How Telnet printing works in RPM

Wed, 01/31/2024 - 14:16 By Dave Brooks
  RPM & TelnetLocal telnetMainframe telnet

Introduction to Telnet or Raw Printing


If you have ever noticed a printer supporting TCP port 9100, that’s the telnet protocol. It’s sometimes called the raw socket protocol or raw printing. RPM Remote Print Manager® (“RPM”) supports raw printing as an option; it's not switched on by default, but it is simple to configure and comes standard with the product.

What is the difference between Raw and LPR printing?

With raw printing or telnet printing, the client sends the actual data that is intended to go directly to the printer, typically in the printer language.

With LPR printing, the client sends commands, and RPM responds. The data meant for the printer comes with one of those commands. The critical difference is that RPM learns quite a bit about the print job with LPR printing, which is not part of telnet printing.

How is this different from regular telnet?

You may have heard of a different telnet protocol used to log into a remote computer and use a command-line environment. These days, telnet is usually phased out in favor of a secure login such as ssh. For instance, we use a secure login with the Linux hosts in our network.

What port does telnet use?

With telnet printing, your application opens up a connection to port 9100 on your print server and sends the data you need to print. Then close the link; it’s that simple.

This chart lists the ports for the protocols we're talking about:

Protocol name or application Port
Telnet to log in remotely 23
Telnet for printing 9100 (usually)
LPD 515

How RPM supports telnet printing

RPM automatically creates an LPD handling port when you install it. Note that an LPD print request includes a queue name, so RPM knows what queue to send jobs to.

Telnet does not include a queue name, so RPM waits for you to create a telnet handling port so you can configure a queue name for that port.

In the user interface go to Configure / Port Settings:

port settings

Note that there is no telnet port in the active ports list in this form. Click “Select Port Type to Add” and select “Telnet”:

Add port

Once you have chosen “Telnet” then click the “Add Port” button for the Telnet setup form:

Telnet port setup

If you want to use a queue you’ve already created, click the list next to “Queue” so you can select it. If you want to create a new queue and use that instead, click the “Add Queue” button.

Here I’ve clicked the queue list:

Queue selection in telnet port setup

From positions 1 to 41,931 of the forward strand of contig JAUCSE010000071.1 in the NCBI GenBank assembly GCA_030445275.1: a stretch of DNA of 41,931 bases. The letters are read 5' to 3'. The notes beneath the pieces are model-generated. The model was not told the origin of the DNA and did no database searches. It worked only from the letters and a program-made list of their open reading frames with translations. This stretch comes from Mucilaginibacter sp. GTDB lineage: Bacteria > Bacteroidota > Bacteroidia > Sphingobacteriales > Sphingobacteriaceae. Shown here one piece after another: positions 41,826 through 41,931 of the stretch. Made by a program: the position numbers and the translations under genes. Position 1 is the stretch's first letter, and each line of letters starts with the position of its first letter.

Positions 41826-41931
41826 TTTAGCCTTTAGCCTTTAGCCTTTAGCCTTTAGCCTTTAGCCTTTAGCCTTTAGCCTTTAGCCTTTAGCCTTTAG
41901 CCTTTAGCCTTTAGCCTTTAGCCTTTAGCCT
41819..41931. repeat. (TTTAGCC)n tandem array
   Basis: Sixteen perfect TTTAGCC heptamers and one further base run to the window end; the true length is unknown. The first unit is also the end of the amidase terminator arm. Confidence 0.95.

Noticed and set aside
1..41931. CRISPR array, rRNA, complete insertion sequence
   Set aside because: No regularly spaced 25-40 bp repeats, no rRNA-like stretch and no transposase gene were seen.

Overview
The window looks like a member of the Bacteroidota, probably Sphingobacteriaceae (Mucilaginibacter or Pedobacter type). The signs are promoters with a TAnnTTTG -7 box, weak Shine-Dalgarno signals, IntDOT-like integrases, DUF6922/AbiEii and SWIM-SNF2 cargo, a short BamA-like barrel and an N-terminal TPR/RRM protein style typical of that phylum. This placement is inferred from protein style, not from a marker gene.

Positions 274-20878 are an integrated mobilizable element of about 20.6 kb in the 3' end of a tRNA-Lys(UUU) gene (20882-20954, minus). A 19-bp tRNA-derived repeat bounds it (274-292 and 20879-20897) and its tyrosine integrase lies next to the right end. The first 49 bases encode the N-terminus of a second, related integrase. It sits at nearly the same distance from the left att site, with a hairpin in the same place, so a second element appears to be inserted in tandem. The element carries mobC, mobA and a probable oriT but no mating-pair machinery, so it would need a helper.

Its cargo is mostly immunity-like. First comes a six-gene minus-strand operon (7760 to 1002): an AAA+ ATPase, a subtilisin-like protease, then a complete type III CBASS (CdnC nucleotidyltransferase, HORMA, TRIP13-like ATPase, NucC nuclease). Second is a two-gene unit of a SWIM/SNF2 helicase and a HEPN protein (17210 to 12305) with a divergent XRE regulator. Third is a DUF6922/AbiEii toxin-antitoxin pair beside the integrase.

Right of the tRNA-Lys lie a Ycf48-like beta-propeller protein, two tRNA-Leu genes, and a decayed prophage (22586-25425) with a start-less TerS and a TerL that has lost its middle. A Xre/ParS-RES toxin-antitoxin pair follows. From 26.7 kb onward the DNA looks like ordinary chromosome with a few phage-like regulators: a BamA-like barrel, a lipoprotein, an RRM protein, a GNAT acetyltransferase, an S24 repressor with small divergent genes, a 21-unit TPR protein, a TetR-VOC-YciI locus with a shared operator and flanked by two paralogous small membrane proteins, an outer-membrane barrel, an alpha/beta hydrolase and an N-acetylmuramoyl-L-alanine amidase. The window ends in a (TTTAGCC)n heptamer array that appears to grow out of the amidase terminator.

If I click OK to close the telnet setup form, I'm ready to receive telnet printing.

Here is a subset of jobs I sent using telnet printing and the settings above:

Jobs received via Telnet in queue

Creating multiple ports

With RPM, you can create as many telnet listening ports as you need. Typically you might start with port 9100 as shown in the telnet setup form, but I’ve often created ten or a dozen ports, for instance, 9100 through 9110. All are active, and all have their distinct setup. You might select different queues for each of these ports or the same queue for all the ports. It's up to you.

Print pages when idle

By default, RPM will see the job as complete when the client program closes the port. If you want a different behavior, select “Print pages when idle.” This way, the client program can leave the port open and stop sending data for a moment to signal the end of the print job.

Telnet user

Every RPM print job has a user. The LPD print protocol requires a user name. We’ve selected “Telnet” as the default telnet print user, but you can set that to anything you want.

Job name

The job name is also part of the LPD print protocol. If you look at the jobs panel for an RPM queue, the job name is prominently displayed.

The telnet form lets you create a job name that RPM will construct on the fly when a job arrives.

Recent improvements in telnet printing

Shortly before we released RPM 6.2, we decoupled receiving the jobs from creating the jobs. In the past, we could typically transmit close to 1,000 jobs before Windows stopped allowing the connection. When we next tried, the number would be significantly reduced, and so on.

I believe this had something to do with TCP/IP being part of an emulation layer in Windows which ran out of buffer space.

It seems that the delay RPM incurred from making a couple of round trips to the database escalated the problem. However, if you were sending jobs at the rate of several hundred per hour, I doubt you would ever notice this issue.

Now that we spool the jobs and let RPM create them in the database out of band, we have had far greater success receiving large numbers of telnet print jobs in a short time.